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Is it true that the perimeter of any convex polygon in the unit disk on the Euclidean plane is less than the circumference $2\pi$ of the circle? Thanks. [The OP has solved it]

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Since the upper bound $2\pi$ cannot be attained by the perimeter of a convex polygon, a better word than "maximum" in your title would be "supremum", i.e. least upper bound. (Which is $2\pi$, as you've asked in the body of the question.) –  hardmath Dec 7 '12 at 14:38

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Actually, no maximum exists. The unit circle can be seen as the limit of regular polygons with incenter $(0,0)$ and inradius $1$ as the number of sides goes to infinity. The perimeter of these shapes becomes infinitely close to $2\pi$, but the perimeter $p$ is always less than $2\pi$, since given 2 points on the unit circle, the straight line connecting these point will always be shorter than the arc connecting these points on the unit circle. However, since we can get infinitely close to $2\pi$, $2\pi$ is the supremum of these perimeters.

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Edit: In my first post I proposed projecting the vertices of a convex polygon onto the unit circle from any interior point of the polygon, claiming (without proof) that this derived polygon (inscribed) has at least the perimeter of the original. The OP mathfan, in a comment since removed, pointed out this needs proof because individual edges may shrink under projection along such rays. So here is a more careful construction of an inscribed polygon in which the edges are guaranteed not to shrink.

We may assume without loss of generality that the minimum bounding circle of the given convex polygon $P$ has radius 1, as otherwise dilation $cP$ with $c > 1$ yields such (while increasing the individual edge lengths and perimeter resp.). In this position polygon $P$ must have vertices on the unit circle, either two which form a diameter or three which form an acute inscribed triangle.

In any case between two "consecutive" vertices of $P$ on the circle there may be other vertices of $P$ not on the circle. Our construction is to lengthen the intervening edges of $P$ as necessary until all vertices are pushed out to the unit circle.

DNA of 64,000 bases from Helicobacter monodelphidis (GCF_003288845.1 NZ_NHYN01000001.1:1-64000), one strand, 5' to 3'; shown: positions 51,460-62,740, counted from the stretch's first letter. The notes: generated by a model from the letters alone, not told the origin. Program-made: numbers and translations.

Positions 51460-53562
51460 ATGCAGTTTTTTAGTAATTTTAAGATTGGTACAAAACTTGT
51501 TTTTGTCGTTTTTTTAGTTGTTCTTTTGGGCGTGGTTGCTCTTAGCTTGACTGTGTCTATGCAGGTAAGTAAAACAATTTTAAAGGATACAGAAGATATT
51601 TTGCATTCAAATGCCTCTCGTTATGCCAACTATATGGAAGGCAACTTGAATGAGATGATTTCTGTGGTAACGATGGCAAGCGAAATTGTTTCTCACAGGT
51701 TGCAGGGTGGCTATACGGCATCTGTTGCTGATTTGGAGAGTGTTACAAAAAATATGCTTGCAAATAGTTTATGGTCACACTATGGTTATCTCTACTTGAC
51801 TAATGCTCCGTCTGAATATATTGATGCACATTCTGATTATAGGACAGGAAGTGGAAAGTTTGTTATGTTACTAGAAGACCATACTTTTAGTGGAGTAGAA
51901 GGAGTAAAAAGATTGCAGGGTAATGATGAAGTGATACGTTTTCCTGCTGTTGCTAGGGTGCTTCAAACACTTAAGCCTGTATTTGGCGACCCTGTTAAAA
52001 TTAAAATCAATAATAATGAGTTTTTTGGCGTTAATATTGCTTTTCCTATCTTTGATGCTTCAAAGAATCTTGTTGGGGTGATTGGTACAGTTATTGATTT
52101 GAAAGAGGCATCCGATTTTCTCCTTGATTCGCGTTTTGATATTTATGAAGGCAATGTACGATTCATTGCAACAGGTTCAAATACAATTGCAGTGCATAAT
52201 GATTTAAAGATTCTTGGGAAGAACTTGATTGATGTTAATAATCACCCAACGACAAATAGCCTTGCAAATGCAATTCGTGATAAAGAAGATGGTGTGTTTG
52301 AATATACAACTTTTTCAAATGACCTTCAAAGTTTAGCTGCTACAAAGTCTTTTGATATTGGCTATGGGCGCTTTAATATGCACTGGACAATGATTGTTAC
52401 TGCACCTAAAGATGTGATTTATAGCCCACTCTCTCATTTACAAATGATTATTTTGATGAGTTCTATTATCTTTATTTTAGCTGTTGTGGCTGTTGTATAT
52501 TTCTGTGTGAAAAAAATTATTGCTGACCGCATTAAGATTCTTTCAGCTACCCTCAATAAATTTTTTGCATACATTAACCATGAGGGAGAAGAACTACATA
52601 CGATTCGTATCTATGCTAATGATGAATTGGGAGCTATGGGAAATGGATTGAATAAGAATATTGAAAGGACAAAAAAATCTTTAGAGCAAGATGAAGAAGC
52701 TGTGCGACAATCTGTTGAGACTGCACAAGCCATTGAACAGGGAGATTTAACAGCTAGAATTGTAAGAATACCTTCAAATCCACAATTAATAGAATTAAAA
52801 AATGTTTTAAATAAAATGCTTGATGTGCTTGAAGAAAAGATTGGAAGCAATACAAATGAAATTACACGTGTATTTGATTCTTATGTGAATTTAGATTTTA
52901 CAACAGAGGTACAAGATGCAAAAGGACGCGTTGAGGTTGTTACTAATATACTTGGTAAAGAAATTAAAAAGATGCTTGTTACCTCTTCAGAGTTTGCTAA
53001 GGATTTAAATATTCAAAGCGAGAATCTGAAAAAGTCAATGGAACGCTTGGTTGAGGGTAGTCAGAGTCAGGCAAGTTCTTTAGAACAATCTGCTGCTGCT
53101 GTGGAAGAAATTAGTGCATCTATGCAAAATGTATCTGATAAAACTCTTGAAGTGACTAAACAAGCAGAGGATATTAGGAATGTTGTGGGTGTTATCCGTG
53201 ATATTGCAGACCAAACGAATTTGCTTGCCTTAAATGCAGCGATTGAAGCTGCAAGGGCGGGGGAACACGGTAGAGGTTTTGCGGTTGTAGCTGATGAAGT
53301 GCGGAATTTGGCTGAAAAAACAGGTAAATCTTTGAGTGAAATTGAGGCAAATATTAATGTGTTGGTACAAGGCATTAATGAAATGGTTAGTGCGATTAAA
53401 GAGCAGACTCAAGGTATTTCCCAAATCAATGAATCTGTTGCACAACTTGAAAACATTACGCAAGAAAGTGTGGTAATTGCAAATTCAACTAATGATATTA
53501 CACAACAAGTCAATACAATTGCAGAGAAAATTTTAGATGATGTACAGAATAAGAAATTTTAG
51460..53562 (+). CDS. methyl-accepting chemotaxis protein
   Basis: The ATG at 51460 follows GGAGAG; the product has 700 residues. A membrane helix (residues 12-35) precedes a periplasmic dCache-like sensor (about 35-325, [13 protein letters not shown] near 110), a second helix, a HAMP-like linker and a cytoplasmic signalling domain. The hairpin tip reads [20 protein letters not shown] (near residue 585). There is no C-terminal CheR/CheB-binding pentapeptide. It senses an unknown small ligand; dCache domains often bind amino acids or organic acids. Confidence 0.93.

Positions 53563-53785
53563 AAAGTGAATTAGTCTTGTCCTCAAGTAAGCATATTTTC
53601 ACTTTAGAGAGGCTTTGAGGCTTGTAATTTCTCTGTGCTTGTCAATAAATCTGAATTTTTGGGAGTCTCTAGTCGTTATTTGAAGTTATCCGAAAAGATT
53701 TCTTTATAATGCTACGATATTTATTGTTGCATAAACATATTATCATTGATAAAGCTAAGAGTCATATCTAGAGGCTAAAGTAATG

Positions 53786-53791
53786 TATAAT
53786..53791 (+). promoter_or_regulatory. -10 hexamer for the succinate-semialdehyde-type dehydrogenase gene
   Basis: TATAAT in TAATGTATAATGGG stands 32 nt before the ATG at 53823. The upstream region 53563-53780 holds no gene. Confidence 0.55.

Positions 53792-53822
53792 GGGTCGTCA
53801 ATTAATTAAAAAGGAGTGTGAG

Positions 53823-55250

Let $\{v_0,v_1,\ldots,v_k\}$ be such a subset of successive vertices of $P$, where $v_0$ and $v_k$ form a chord on the circle (subtending an arc not more than a semicircle) and the intermediate vertices $v_1,\ldots,v_{k-1}$ lie at corresponding perpendicular heights $h_1,\ldots,h_{k-1}$ strictly above the chord and below the subtended arc. Convexity of $P$ implies these heights are unimodal, i.e. that they rise (from zero at one endpoint) to a maximum (which may be unique or shared by two consecutive vertices) and then fall (back to zero at the other endpoint). Since all the intermediate vertices are strictly below the subtended arc, there exists a minimum factor $t \gt 1$ such that stretching their heights above the chord $th_1,\ldots,th_{k-1}$ pushes (at least) one of them out to the circle. This preserves unimodality and hence convexity. The intervening edges do not shrink, and indeed lengths increase with the possible exception of at most one edge parallel to the chord.

Continue in this fashion until all vertices lie on the unit circle, producing a derived polygon $P'$ inscribed therein. Now the sides of the derived polygon are chords whose lengths are exceeded by the circular segments they subtend. Thus the perimeter of the derived polygon is strictly less than the circumference of the unit circle $2\pi$.

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More generally, the perimeter of a convex region $C$ (in Euclidean space of any dimension) does not exceed the perimeter of any bounded region $B$ that contains $C$. This follows from the fact that the nearest-point projection is a nonexpanding surjection $\partial B\to\partial C$. See here and here.

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